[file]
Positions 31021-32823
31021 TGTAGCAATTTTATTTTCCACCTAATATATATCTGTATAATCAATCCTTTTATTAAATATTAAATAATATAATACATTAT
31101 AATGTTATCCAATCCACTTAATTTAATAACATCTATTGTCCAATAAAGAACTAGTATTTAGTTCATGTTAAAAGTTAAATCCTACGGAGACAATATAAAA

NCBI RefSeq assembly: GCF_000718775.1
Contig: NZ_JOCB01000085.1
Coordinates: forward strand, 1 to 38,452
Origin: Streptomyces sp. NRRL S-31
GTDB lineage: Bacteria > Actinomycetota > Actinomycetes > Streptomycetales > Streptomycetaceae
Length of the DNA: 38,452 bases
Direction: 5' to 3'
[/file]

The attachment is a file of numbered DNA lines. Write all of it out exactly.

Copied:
Positions 31021-32823
31021 TGTAGCAATTTTATTTTCCACCTAATATATATCTGTATAATCAATCCTTTTATTAAATATTAAATAATATAATACATTAT
31101 AATGTTATCCAATCCACTTAATTTAATAACATCTATTGTCCAATAAAGAACTAGTATTTAGTTCATGTTAAAAGTTAAATCCTACGGAGACAATATAAAA

NCBI RefSeq assembly: GCF_000718775.1
Contig: NZ_JOCB01000085.1
Coordinates: forward strand, 1 to 38,452
Origin: Streptomyces sp. NRRL S-31
GTDB lineage: Bacteria > Actinomycetota > Actinomycetes > Streptomycetales > Streptomycetaceae
Length of the DNA: 38,452 bases
Direction: 5' to 3'